Test Statistics for Hypothesis Testing in Statistics with Functions in R Programming

In my previous article, we talked about the terminology in the statistical world of hypothesis testing.

Moving on, once we have our hypothesis about the population parameters (based on the sample) in place, we need some sophisticated ways to practically support one claim (either H0 or H1) by using statistical inference, Based on the type of statistics, i.e., population mean, population variance, population correlations, testing for normality or testing for attributes, we have separate test statistics for each hypothesis testing.

Lets go over some of the commonly used test statistics in hypothesis testing and their R-programming codes:

  1. Testing for the significance of the population mean (based on the sample or empirical observation)

Case (i): When population variance is known (generally not the case)

The test statistic

Here, we use the sample mean, the population mean as the estimate and the population variance (as given) to find the value of the test statistic.

R code: For a two tailed test for population mean

z.test (observations of sample X, alternative=”two.sided” ,mu=mu0, sigma.x=sigma)

Case (ii): When population variance is unknown (usual scenario)

This calls for a t-test, since, we use the estimate of the population variance, the sample variance, given by:

Here, we use the sample mean, the population mean as the estimate and the sample variance (as given) to find the value of the test statistic.

R code: For a two tailed test for population mean

t.test (observations of sample X, alternative=”two.sided” ,mu=mu0)

Result: As we know, when the p-value for the t-test for testing if the population average of the Sepal Length is equal to 6 cm is equal to 0.02186. Since, p-value is less than the general significance level (=0.05), we reject H0 and hence, we conclude that, the population average of sepal length for the iris data in R is not equal to 6cm.

2. Testing for the significance of the population variance

here,

There is no inbuilt function to perform this hypothesis testing in R. Therefore, it requires for us to code from scratch.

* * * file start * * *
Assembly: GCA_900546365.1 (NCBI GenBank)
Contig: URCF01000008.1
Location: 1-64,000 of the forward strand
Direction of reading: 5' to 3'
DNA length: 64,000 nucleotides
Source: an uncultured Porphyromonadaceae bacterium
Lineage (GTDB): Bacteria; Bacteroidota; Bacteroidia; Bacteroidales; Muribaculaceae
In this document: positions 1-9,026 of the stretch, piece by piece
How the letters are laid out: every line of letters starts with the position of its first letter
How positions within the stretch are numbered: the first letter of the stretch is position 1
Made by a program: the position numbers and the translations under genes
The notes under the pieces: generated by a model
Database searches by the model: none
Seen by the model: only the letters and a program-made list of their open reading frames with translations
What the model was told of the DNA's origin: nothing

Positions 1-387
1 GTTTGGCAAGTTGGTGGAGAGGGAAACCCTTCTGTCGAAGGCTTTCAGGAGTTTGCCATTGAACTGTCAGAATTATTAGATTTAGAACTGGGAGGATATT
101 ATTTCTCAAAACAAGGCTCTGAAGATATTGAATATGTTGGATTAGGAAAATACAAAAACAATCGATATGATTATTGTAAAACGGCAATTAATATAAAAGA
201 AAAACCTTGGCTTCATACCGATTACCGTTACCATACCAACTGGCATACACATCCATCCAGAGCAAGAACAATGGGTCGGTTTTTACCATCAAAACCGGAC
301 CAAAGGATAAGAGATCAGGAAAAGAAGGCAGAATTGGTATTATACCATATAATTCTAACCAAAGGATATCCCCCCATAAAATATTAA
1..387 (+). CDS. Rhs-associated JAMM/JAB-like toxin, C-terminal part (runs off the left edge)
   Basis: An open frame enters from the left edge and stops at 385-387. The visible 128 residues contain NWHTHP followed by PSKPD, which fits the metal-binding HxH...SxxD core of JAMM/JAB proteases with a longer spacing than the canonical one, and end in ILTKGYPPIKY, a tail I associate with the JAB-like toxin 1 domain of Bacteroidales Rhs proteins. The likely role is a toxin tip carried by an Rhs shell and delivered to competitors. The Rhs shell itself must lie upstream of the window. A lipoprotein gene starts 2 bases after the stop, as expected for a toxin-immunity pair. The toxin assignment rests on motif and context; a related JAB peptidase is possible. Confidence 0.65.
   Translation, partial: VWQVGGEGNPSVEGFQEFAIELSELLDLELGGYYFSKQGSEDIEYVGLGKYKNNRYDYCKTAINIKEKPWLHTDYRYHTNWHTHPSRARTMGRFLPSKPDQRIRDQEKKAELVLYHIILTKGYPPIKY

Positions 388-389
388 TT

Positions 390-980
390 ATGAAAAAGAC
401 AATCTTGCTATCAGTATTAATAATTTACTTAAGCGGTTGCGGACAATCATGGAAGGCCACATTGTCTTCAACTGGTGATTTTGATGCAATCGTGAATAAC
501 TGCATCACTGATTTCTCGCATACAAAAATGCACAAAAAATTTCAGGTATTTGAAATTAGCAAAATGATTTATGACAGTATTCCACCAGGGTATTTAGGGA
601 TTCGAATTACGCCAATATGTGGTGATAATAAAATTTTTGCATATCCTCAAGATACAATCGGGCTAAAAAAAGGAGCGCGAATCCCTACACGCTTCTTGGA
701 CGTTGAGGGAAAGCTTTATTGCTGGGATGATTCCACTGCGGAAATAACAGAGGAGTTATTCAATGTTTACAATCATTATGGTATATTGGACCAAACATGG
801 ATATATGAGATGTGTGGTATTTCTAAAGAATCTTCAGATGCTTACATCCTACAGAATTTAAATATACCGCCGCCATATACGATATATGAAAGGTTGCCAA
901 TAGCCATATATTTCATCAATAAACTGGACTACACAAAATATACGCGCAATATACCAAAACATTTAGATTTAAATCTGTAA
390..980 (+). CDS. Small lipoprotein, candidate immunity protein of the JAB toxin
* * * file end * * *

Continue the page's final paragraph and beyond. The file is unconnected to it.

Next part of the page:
3. Testing for the independence of Attributes

This testing calls for the use of a chi square distribution. This is used for attributes, not variables, where, we have categories and some classifications (in the form of genders and other characteristics). This testing is used in cases like:

(i) When we would like to test the independence of two attributes, for example, we are given the attentive index of the students in the class based on the duration of the class (in groups of, Short and Lengthy) and the quality of interaction. Now in order to perform a test of independence between the attributes duration of the class and the quality of interaction in the class we use chi square test.

R code: For a two single tailed independence of attributes

chisq.test (matrix of the observed frequencies)

(ii) When we wish to perform the test for goodness of fit. There are times when we would like to know the kind of distribution (a pre determined pattern, with certain specific characteristics) the sample data tends to follow, we then make use of chi square goodness of fit test.

R code: For a two single tailed goodness of fit test

chisq.test (observations of sample X)

Suppose our question is:

Question: Use chi square test to test if the admissions on each day during the week are the same.

Here, we follow the code and obtain

Result: Since the p-value for testing the goodness of fit is equal to 2.2e^-16 <0.05(alpha or level of significance), we reject H0. Hence, we conclude, that the admissions in the hospital during the dates of the week is not equal.

Further topic of Discussion

We would further cover the testing for normality with various tests and forms of plots, like, PP plots and QQ plots.